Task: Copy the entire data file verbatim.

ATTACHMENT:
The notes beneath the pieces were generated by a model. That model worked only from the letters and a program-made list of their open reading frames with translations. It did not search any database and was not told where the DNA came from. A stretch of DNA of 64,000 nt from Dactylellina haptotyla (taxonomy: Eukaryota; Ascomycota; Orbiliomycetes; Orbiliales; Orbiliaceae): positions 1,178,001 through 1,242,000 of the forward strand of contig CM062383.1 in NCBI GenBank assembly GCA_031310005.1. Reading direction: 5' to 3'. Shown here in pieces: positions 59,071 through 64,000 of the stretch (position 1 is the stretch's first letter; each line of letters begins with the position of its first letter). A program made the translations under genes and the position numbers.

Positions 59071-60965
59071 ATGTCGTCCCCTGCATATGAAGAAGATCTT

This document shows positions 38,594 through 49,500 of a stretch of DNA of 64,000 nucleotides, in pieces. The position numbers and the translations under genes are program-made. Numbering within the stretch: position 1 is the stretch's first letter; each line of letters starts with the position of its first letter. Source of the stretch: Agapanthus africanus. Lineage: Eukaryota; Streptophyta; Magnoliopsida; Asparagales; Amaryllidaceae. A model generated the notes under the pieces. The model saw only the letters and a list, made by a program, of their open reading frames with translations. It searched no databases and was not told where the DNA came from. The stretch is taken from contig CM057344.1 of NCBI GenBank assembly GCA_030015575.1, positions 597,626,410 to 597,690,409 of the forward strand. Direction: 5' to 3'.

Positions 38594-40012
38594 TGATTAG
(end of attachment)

The notes beneath the pieces were generated by a model. That model worked only from the letters and a program-made list of their open reading frames with translations. It did not search any database and was not told where the DNA came from. A stretch of DNA of 64,000 nt from Dactylellina haptotyla (taxonomy: Eukaryota; Ascomycota; Orbiliomycetes; Orbiliales; Orbiliaceae): positions 1,178,001 through 1,242,000 of the forward strand of contig CM062383.1 in NCBI GenBank assembly GCA_031310005.1. Reading direction: 5' to 3'. Shown here in pieces: positions 59,071 through 64,000 of the stretch (position 1 is the stretch's first letter; each line of letters begins with the position of its first letter). A program made the translations under genes and the position numbers.

Positions 59071-60965
59071 ATGTCGTCCCCTGCATATGAAGAAGATCTT

This document shows positions 38,594 through 49,500 of a stretch of DNA of 64,000 nucleotides, in pieces. The position numbers and the translations under genes are program-made. Numbering within the stretch: position 1 is the stretch's first letter; each line of letters starts with the position of its first letter. Source of the stretch: Agapanthus africanus. Lineage: Eukaryota; Streptophyta; Magnoliopsida; Asparagales; Amaryllidaceae. A model generated the notes under the pieces. The model saw only the letters and a list, made by a program, of their open reading frames with translations. It searched no databases and was not told where the DNA came from. The stretch is taken from contig CM057344.1 of NCBI GenBank assembly GCA_030015575.1, positions 597,626,410 to 597,690,409 of the forward strand. Direction: 5' to 3'.

Positions 38594-40012
38594 TGATTAG